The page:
* Cocoa sector says sustainability efforts have fallen short
* Companies, governments, NGOs pledge joint action going forward
* Chocolate companies, cocoa buyers should pay
* Origin countries must limit output, curb deforestation
By Ana Ionova
BERLIN, April 25 (Reuters) - Companies and governments have pledged to tackle poverty, deforestation and human rights abuses in the cocoa supply chain, acknowledging that years of scattered sustainability efforts have failed to spur widespread change.
The four-day World Cocoa Conference in Berlin culminated on Wednesday
"Whatever we've been doing all these years doesn't seem to work," Jean-Marc Anga, executive director
The pledge follows what the ICCO called a "proliferation of uncoordinated initiatives" by companies, governments
Partly driven by concerns about future cocoa supplies, chocolate companies
Yet, as a sharp surge in
The decline in world cocoa prices has only worsened the plight of farmers, slashing their earnings by about 30 percent on average, the ICCO's Anga said.
"It's been very harmful
Sustainable certification - designed to ensure more ethical practices and better earnings - has also fallen short as the premiums farmers receive under the biggest of these schemes have been falling.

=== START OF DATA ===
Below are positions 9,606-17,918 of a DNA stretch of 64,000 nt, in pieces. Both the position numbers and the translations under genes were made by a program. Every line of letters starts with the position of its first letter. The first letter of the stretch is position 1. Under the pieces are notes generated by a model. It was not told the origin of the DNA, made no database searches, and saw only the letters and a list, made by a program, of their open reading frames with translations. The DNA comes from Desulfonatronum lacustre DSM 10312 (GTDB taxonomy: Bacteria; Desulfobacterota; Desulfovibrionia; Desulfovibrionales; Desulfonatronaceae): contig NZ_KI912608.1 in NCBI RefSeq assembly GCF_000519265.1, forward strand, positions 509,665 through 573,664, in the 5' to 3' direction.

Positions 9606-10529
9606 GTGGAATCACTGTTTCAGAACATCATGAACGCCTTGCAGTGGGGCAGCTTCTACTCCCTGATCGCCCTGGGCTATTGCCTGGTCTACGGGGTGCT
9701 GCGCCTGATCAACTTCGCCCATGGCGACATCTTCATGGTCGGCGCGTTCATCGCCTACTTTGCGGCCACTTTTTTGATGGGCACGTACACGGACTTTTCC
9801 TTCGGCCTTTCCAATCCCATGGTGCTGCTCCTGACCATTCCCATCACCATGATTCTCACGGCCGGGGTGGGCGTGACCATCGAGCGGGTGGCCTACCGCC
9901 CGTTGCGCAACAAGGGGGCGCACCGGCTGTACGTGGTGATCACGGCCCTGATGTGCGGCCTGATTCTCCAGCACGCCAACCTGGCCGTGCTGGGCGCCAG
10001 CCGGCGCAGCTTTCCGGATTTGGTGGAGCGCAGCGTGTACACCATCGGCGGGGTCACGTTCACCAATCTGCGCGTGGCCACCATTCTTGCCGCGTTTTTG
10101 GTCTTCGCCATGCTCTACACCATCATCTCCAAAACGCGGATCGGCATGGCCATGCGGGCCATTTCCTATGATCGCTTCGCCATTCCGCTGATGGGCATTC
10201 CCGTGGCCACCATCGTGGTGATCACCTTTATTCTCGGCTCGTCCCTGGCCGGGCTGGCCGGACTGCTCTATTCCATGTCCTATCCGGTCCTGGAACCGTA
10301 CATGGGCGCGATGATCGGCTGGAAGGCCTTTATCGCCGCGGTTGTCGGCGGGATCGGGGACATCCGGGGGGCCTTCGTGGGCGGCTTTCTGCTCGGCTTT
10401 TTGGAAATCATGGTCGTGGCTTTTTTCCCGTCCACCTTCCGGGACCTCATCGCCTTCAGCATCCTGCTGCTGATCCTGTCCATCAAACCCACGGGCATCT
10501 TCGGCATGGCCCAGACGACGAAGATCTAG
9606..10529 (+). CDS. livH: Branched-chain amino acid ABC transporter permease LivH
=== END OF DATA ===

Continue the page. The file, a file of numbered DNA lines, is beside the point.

To make cocoa sustainable, the industry must shift away from a "selfish" focus on ensuring supplies and towards promoting crop diversity, said Nicko Debenham, vice president of sustainability at Barry Callebaut.
"We've got to have
Chocolate makers and processors must also ensure they are paying a fair price to farmers, who currently command only 6 percent of the $100 billion value chain, the ICCO said.
Anga noted the drop in global prices led to $3.5 billion in savings for chocolate companies in 2017, yet none of it made its way to cocoa growers.
Meanwhile, producing countries such as Ivory Coast and Ghana must coordinate their policies and take steps to cap production at sustainable levels.
"There needs to be
This means producing countries must better gauge how much cocoa is being grown and halt the encroachment of plantations in protected forests. The surge in cocoa production has partly come from such illegal farms.
Boosting local chocolate consumption and cocoa processing has also been seen to help origin countries become more resilient to global market volatility.
(Reporting by Ana Ionova; editing by David Evans)
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